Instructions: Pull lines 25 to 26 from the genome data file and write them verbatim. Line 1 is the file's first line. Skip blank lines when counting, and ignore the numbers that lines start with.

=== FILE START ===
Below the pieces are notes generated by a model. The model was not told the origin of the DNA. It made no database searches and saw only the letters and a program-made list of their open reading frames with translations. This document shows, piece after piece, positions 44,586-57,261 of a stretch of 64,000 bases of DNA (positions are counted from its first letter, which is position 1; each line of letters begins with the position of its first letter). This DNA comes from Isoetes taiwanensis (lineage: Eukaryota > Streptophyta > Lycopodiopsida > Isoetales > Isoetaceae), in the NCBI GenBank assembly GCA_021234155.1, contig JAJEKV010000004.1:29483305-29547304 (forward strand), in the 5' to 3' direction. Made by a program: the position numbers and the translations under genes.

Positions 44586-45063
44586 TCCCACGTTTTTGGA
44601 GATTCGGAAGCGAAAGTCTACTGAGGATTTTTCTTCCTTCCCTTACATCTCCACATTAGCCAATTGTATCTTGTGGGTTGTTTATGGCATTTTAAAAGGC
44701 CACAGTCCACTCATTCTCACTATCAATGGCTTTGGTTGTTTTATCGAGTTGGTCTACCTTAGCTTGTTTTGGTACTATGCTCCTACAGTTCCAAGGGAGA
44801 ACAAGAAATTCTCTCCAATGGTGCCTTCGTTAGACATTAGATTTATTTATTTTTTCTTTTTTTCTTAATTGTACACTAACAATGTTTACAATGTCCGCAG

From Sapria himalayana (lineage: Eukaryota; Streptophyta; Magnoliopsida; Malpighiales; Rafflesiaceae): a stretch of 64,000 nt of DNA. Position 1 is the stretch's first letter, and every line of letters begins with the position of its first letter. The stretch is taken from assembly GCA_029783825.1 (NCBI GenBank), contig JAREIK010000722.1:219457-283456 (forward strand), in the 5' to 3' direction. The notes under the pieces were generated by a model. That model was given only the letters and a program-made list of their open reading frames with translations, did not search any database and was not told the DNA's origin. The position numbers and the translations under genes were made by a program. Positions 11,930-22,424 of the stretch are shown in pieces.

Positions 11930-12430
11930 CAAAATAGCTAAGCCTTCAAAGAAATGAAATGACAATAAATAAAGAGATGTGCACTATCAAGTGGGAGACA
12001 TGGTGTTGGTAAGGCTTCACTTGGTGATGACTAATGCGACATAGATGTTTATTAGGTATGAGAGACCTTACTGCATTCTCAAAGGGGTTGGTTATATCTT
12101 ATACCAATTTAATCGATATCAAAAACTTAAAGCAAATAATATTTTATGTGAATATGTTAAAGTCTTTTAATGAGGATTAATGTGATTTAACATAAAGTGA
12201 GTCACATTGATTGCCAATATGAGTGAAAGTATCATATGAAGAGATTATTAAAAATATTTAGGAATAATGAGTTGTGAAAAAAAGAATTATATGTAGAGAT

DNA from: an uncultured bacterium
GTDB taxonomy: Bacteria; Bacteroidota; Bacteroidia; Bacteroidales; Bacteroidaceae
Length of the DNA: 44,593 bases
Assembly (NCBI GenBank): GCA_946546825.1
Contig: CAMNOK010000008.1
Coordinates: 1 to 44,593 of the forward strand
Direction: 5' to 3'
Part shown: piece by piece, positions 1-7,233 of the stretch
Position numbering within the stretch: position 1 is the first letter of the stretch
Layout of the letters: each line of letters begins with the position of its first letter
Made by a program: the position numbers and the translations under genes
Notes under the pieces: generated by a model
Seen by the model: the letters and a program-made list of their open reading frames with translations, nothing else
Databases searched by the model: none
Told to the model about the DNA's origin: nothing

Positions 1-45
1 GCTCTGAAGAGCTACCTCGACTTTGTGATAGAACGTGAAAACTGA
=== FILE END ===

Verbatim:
Seen by the model: the letters and a program-made list of their open reading frames with translations, nothing else
Databases searched by the model: none